I just did a 17 day retreat at Bhavana Society in West Virginia, working mostly on the pleasure jhanas. Whether you are a dedicated meditation practioner with enough concentration to reach jhana (and that means a lot!) or simply curious about jhana, you might find these following tips useful.
Pleasure Jhana: An advanced state of meditation where one becomes completely absorbed in the object of meditation. There are 8 levels of jhana, but in this post we will focus only on the first one. In the first pleasure jhana, one becomes so absorbed in pleasure, that pleasure takes up the entire mental bandwith of experience.
Access Concentration: A state of meditation where you have sufficient concentration to access the first jhana.
Recognizing when you are ready:
My concentration on the breath at the nostrils gets very good, no subtle distractions and I’m fully concentrated on the breath. The sensations of the in and out flow of the breath get finer and finer until the breath disappears altogether and is replaced, usually, by intense electrical pulses. Like dit-a-dit-a-dit-dit..just popping off around where my nostrils would be. Now this might not happen to you, you might not feel anything at all (in that case make sure you aren’t in dullness!) or still have feelings of the breath, but they’ll be so sharp as to be painful, or have some other weird thing going on.
I also start experiencing illumination phenomenon. It is as if you looked a bright LED light on the ceiling and then closed your eyes. And it begins to blanket your vision (in the suttas they describe it like being covered by a white blanket). When I can maintain this state for 5-10 minutes I know I am in access concentration.
The goal now is to focus on a feeling of pleasure somewhere in the body. If at this point I’m not already smiling, I will intentionally smile to generate a pleasant feeling. If smiling isn’t sufficient, I will do a bit of metta practice. I imagine people with down syndrome filled with joy. When I am no longer able to generate this image, meaning when I try to visualize a person with down syndrome leaping into the air with joy, my brain won’t produce the image. Instead, all of my attention remains focused on the feeling of electrical pulses pounding around my nostrils. Now I am I ready for jhana.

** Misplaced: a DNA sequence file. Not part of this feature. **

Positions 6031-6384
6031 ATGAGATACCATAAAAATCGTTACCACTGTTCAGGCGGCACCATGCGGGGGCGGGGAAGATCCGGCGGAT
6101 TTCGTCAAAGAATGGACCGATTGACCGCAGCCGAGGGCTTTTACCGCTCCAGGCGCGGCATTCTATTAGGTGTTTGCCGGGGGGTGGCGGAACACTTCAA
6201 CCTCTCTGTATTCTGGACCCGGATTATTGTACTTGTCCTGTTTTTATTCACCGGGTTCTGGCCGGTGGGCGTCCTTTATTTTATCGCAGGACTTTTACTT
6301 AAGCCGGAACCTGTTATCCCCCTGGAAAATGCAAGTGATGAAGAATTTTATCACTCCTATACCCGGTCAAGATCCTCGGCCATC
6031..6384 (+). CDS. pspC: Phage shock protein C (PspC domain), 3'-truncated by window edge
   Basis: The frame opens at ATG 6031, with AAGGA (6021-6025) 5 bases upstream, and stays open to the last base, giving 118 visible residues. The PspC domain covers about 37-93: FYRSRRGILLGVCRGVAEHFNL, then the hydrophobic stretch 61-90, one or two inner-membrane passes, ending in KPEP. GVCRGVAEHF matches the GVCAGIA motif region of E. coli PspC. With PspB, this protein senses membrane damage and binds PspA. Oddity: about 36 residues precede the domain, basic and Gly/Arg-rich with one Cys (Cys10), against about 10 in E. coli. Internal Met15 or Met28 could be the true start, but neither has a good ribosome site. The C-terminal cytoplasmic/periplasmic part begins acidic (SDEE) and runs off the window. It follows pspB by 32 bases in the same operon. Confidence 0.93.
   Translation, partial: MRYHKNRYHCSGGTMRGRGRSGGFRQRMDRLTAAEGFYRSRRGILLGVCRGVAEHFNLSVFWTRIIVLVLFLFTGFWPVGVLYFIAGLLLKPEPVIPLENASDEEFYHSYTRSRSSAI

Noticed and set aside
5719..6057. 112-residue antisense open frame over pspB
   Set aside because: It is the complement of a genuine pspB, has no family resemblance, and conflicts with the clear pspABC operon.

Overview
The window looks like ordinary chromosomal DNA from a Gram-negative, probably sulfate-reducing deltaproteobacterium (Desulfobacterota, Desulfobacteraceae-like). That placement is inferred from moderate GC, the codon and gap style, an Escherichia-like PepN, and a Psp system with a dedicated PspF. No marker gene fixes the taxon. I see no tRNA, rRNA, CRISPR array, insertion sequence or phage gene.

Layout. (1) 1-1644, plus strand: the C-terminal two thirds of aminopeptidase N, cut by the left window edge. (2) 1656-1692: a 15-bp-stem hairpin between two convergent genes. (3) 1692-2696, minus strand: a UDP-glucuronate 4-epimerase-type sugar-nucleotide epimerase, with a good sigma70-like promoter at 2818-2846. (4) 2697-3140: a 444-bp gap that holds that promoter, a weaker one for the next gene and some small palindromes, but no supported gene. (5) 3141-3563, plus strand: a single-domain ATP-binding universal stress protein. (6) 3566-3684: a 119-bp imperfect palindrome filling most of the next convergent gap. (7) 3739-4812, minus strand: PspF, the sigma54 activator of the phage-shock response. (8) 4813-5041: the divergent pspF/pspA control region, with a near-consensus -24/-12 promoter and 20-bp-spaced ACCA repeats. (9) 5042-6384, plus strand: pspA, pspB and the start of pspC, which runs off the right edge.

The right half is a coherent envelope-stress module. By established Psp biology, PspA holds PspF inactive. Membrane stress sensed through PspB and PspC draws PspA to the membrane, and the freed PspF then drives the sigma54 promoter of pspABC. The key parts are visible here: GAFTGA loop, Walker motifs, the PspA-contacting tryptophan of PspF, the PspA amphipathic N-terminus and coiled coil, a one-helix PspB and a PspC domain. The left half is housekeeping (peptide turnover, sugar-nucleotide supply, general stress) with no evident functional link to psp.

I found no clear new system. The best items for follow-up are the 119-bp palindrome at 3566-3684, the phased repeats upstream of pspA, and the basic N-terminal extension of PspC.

I start focusing on the pleasure. The pleasurable sensation will usually be around my mouth where I am smiling, or down in my hands. As I focus on the pleasure it begins to grow in waves. Now, this is very important, do not try and make it grow. Do no think “hey I’m getting jhana”, do not even have desire to reach jhana. All of that will kill it. Instead just focus on the pleasure. Just that.
Jhana is a state of not wanting. If you want it to happen, it won’t. Eventually, if you just focus on the pleasure and nothing else, the pleasure will fill your entire body, and your conscious experience becomes totally absorbed in this pleasure. Other thoughts, sounds, and feelings rarely intrude. It’s just pleasure. You have reached the first jhana.
If you have never experienced jhana before, this will be most joyous experience of your life. You will be saturated with joy and happiness. In fact, it’s almost too intense, like a “I did way too many drugs and I better go lie down” kind of intense. But don’t worry, jhana practice is perfectly safe. Still, the first jhana has a very strong bodily feeling. It feels like you are trembling. It’s kind of overwhelming, to the point where eventually you have enough of it and want to move on to the later more peaceful jhanas.
How do you know it’s jhana and not simply joy? In jhana you are not in control and you can’t do anything. It’s a bit like being in a trance. If you tried to think a thought, the first word or two might come up and then the jhana would shut it down. Any intention that comes up, gets shot down. You are consumed in the pleasure. You are just along for the ride. Generally, the only thoughts that you can think and stick are related to the current experience of jhana, such “Now I want to move on to second jhana” or “It’s time to get out of this.” When you do get out of it, you will kind of pop out and back into reality.
Lastly, don’t do the jhanas late at night. The jhanas, especially when you first start doing them, are so intense in the body that energy remnants will keep you up most of the night. During the retreat their was no way I was falling asleep within 4 hours of doing a jhana. Although this does get better over time and with more practice your body gets a bit more accustomed to it.